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Emergency Medicine News:
doi: 10.1097/01.EEM.0000428251.32717.8d
Emergentology

Emergentology: Burnout: It's All about Weird Hours, Challenging Patients, and High Stress

Walker, Graham MD

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Author Information

Dr. Walker is an emergency physician at Kaiser San Francisco. He is the developer and co-creator of MDCalc, a medical calculator for clinical scores, equations, and risk stratifications (www.mdcalc.com), and The NNT, a number-needed-to-treat tool to communicate benefit and harm (www.thennt.com). Follow him on Twitter (@grahamwalker) for daily thoughts on emergency medicine.

“...an erosion of the soul caused by a deterioration of one's values, dignity, spirit, and will.” — Social Psychologist Christina Maslach

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No, we're not talking about having to take your annual guaiac test. We're talking about burnout.

The survey results are in!

Thank you to all 322 people who responded to my burnout survey in November. It was absolutely fascinating to see some of the trends.

Some quick info about the respondents (for you Journal Geeks, think Table 1):

* Average age: 40-something.

* Respondents from all over the United States, 40 internationally!

* 82 percent attendings, 10 percent residents, three percent fellows, five percent other (RNs, PAs, NPs).

* Mostly community EPs (66%), with 24 percent academic and nine percent county.

About 60 percent work full-time clinical, and 30 percent work clinically 75 percent of the time.

And before you Journal Geeks start pestering, nope, this was obviously not scientific. Yup, it was certainly skewed by voluntary response bias. Yup, I'm doing post-hoc analyses with lots of shady R-values. But hey, put up or shut up. Do a better survey yourself, and I'll happily publish it.

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Burning Out

The three most common reasons for burnout included work schedule (nights, weekends), patients/patient interactions, and high-stress work. The least common reasons cited were interactions/relationships with other ED staff, picked the wrong specialty or profession, and no personal satisfaction overall.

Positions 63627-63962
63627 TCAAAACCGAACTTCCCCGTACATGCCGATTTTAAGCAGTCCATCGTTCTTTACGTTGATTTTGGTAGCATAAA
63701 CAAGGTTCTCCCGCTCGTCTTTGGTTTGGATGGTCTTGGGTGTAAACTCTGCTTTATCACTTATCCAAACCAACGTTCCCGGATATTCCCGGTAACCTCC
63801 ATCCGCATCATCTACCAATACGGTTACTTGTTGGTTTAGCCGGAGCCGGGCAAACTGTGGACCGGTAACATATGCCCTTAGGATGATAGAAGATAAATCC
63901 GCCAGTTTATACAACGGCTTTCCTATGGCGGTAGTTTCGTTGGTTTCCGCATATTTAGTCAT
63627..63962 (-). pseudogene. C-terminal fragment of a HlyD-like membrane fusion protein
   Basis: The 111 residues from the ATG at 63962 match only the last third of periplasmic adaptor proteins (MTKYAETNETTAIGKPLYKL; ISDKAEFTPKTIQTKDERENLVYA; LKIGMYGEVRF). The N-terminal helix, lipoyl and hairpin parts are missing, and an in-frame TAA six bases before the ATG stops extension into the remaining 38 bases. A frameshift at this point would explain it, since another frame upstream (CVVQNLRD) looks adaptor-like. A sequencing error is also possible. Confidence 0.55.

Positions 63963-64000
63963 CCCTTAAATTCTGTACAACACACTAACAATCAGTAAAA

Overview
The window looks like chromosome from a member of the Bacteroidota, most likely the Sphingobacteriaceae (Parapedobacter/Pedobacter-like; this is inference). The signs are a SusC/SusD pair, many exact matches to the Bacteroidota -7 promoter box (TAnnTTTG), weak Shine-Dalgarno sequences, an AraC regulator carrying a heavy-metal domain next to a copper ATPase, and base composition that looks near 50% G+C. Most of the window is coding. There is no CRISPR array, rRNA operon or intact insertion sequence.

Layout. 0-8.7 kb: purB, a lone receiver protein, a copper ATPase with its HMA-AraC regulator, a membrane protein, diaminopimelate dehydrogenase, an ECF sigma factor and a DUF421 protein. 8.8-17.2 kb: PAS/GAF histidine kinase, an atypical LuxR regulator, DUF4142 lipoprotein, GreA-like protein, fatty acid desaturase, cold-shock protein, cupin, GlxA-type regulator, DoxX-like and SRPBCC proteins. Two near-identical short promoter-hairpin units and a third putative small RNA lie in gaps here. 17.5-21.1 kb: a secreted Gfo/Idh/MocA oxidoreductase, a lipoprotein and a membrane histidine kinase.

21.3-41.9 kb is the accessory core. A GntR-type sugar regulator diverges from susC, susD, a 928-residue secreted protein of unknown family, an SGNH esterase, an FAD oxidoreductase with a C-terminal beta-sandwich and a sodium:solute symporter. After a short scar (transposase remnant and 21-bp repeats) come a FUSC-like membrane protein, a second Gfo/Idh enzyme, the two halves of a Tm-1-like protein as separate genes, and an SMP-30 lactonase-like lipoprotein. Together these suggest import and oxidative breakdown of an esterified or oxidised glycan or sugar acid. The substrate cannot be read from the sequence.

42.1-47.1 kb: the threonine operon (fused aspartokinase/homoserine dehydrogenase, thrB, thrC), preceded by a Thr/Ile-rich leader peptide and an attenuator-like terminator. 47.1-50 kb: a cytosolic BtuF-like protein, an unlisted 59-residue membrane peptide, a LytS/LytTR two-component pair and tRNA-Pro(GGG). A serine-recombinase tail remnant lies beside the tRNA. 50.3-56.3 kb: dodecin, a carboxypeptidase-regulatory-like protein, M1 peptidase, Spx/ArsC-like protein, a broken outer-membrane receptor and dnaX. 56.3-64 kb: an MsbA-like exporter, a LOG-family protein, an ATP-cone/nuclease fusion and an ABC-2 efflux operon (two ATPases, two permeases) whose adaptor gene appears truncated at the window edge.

These reasons certainly resonate with me. The parts of our jobs that define it — weird hours, sometimes challenging patients, and high stress — strongly contribute to burnout. But we're drawn to the work, we enjoy working with our colleagues, and we are in the right specialty.

And that segues perfectly to why some of us don't feel burned to a crisp: interactions and relationships with other ED colleagues, interactions and relationships with other ED staff (we love you, nurses, techs, and clerks!), and intrinsic personal satisfaction.

How do we typically deal with burnout to prevent it or put it at bay? Exercise, vacations, and time with friends and family mostly. About 13 percent noted using drugs or alcohol to cope and seven percent reported using medications. Eleven percent shopped; 28 percent “treated themselves.”

Thirty-two percent of respondents overall said they feel depressed, but only 15 percent who said they feel burned out were depressed. I think there's obviously selection bias at work here; I hope a third of our specialty isn't depressed, but perhaps burnout isn't as closely related to depression as I thought.

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Oh, The Subgroups

I asked people specifically about types of exhaustion: physical, intellectual, emotional, and moral/spiritual.

Residents were pretty satisfied overall, but if there is one area in which they were the least happy, not surprisingly it was being “physically exhausted.” Attendings fared no better. Physical exhaustion was also their biggest issue. The culprit is certainly weird hours combined with the frequently subpar physical working conditions. No matter how well I patient position and prep, I still find myself struggling to get in the right position for the in-between the toes laceration, the moving-target LP, assessing the elderly patient's gait, or trying to scoot the morbidly obese patient up in bed (or just pull them forward to listen to their lungs). I (somewhat) fondly recall in residency ducking and jumping over cords and IV tubing to get to the head of the bed to intubate a patient or getting my toes run over by an ultrasound machine. Our job requires a lot of physical work and maneuvering.

After physical exhaustion, moral/spiritual exhaustion was the second worst offender. Surprisingly, rates of satisfaction weren't all that different for younger attendings than older ones. I wonder if this means that satisfaction is intrinsic, innate? More personality and outlook, less experience or years in the profession?

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The Comments

I read each and every comment that was included in the survey, and wanted to include some of my favorites from some recurring themes.

On Fewer Shifts and Breaks:

* Time off is key.